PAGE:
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Employment and Tobacco Use

As of June, 2013, MetroHealth will refuse to hire tobacco users, joining other local hospitals, such as the Cleveland Clinic (2007) and University Hospitals (2012) that already have such policies. Such a policy is allowed under the employment “at will” legal paradigm in Ohio, combined with the fact that Ohio is one of 21 states that does not designate smokers as a protected class. (Also, smoking is not a federally-protected class, such as race, gender, etc.) Twenty-nine states and the District of Columbia do have such “smoker protection” laws, though approximately four of the states protect discrimination against potential employees engaging in otherwise legal activities outside work hours and beyond workplace boundaries.

Proponents of such policies argue that companies have the right to try to control their medical/insurance costs. Hospitals are said to be “walking the walk” of fostering a healthy environment. Municipalities that impose such policies are being careful stewards of taxpayers’ dollars. Private companies that impose such policies do tend to get a bit of attention, though the right for private companies to test potential employees for (illegal) drug use does not seem to remain controversial these days.

Some opponents of such policies adopt a “slippery slope” approach — will employers screen potential employees for genetic diseases that might be costly to treat down the line, but are beyond potential employees’ control? (Smoking and overeating, arguably, are voluntary and controllable). The Genetic Information Nondiscrimination Act (GINA, Public Law 110-233) prevents employment discrimination (and harassment) based on genetic information, but it seems to allow employers to charge different rates for health insurance. To what extent should employers be able to control what employees do during their off hours? What other mandates may employers impose? Should hospital workers, for example, have to get flu shots to keep their jobs?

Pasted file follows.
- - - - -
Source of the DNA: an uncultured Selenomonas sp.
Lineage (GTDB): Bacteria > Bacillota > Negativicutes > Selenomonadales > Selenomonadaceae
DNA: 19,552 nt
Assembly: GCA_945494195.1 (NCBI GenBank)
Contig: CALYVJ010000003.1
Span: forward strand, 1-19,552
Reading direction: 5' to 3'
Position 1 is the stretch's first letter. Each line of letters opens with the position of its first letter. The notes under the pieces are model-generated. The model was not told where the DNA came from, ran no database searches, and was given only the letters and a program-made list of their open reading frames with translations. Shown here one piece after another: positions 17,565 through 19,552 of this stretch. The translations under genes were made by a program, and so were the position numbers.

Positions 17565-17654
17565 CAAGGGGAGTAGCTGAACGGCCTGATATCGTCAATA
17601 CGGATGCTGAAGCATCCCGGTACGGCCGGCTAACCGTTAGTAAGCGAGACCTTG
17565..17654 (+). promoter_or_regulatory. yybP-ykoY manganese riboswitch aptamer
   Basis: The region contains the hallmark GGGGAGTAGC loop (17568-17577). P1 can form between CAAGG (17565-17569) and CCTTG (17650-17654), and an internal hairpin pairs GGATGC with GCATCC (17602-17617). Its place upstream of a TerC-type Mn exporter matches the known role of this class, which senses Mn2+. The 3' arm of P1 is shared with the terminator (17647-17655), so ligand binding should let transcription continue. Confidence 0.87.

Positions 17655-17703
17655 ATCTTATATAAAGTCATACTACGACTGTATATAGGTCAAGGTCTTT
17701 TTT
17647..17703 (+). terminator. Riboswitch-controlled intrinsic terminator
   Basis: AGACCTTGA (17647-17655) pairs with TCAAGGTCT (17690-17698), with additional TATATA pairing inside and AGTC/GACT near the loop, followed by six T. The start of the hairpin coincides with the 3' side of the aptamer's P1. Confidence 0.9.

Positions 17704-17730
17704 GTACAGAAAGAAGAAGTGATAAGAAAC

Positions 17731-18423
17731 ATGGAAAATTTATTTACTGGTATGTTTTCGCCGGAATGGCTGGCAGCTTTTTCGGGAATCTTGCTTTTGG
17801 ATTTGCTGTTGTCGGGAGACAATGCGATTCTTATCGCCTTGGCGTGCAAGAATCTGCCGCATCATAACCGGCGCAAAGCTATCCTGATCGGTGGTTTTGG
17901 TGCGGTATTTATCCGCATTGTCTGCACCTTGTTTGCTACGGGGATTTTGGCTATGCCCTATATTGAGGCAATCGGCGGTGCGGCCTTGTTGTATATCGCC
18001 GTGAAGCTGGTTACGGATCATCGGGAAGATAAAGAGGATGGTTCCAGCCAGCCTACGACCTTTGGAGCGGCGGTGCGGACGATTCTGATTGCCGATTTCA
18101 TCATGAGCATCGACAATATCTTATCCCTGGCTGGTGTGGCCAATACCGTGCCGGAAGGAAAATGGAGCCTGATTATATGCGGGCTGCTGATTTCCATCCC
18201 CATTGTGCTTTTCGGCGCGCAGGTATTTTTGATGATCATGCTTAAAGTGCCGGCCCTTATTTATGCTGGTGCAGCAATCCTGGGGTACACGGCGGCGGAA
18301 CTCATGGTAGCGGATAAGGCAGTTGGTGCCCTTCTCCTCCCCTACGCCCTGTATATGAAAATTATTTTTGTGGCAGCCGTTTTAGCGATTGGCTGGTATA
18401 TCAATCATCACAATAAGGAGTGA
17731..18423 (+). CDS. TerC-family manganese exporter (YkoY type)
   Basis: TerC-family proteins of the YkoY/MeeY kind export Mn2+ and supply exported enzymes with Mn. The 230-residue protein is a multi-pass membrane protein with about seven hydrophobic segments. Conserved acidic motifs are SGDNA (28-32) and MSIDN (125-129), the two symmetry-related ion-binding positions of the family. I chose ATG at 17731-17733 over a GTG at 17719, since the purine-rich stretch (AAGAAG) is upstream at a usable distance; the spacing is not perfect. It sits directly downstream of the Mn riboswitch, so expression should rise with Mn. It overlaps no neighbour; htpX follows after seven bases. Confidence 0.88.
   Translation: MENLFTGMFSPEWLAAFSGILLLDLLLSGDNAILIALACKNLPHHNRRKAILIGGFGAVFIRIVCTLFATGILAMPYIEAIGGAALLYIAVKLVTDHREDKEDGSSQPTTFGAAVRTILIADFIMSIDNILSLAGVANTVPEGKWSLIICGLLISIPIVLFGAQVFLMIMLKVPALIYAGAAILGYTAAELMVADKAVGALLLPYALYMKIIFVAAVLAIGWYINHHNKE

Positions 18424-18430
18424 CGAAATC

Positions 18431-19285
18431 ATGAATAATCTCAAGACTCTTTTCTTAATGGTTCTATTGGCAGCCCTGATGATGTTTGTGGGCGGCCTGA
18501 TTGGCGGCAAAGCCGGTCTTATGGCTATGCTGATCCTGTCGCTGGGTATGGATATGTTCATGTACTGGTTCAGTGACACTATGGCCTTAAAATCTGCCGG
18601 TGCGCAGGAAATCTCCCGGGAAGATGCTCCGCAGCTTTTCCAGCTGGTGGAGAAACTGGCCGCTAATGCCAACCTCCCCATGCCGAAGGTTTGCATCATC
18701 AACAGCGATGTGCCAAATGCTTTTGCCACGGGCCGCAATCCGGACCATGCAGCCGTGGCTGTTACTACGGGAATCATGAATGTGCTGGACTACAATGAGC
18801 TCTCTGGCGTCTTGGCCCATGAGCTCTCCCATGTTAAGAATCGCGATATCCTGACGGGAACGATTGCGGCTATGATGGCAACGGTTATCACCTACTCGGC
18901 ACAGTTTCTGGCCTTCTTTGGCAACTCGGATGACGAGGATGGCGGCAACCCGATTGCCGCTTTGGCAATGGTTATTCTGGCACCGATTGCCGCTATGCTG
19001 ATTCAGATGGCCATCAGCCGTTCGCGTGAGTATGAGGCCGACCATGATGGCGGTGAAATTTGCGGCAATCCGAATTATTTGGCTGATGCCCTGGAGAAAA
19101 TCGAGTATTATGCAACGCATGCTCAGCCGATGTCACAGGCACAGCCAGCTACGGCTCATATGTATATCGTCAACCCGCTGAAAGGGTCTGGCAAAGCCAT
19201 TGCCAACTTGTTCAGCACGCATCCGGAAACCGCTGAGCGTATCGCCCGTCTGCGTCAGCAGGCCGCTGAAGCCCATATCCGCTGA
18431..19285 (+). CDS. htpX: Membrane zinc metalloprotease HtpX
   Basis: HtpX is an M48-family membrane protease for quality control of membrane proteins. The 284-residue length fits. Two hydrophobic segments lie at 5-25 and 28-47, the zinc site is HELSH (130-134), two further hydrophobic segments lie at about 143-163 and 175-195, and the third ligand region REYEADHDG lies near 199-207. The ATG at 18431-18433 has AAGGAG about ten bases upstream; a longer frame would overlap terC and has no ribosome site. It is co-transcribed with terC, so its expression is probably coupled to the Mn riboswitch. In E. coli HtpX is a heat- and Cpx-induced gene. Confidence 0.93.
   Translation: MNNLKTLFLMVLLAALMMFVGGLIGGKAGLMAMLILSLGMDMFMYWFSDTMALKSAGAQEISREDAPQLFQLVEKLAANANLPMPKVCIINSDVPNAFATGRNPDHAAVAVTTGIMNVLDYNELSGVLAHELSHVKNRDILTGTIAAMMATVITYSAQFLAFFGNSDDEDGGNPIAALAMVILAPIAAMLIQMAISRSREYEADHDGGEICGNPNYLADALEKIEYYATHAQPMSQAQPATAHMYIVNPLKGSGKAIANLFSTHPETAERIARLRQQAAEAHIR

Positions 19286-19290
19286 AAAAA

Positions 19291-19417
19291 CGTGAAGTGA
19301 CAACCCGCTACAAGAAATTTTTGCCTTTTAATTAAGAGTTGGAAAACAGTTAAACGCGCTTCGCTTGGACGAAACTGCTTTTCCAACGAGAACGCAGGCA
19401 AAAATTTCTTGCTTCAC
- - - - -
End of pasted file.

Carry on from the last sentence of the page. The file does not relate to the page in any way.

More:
A “middle way” has emerged. Smokers or people who refuse to participate in health screening programs may be able to keep their jobs, while being required to pay additional money toward their health care. MetroHealth is not requiring existing employees to quite smoking, but they are encouraging them to do so. The Cleveland Clinic instituted a healthy food initiative on its campus, as well as banning smoking there.

Selected Resources

Wellness Initiatives: Cost Savings Through Cost Shifting to Unhealthy Workers. 32 Health Affairs 468 (2013).

James A. Sonne. Monitoring for Quality Assurance: Employee Regulation of Off-Duty Behavior. 43 Ga. L. Rev. 133 (2008).

Karen L. Chadwick. Is Leisure-Tme Smoking a Valid Employment Consideration? 70 Alb. L. Rev. 117 (2006).

Frank A. Sloan, et al. The Price of Smoking. Cambridge, MA: MIT Press, 2004. OhioLINK

Stephen D. Sugarman. “Lifestyle” Discrimination in Employment. 24 Berkeley J. Emp. & Lab. L. 377 (2003).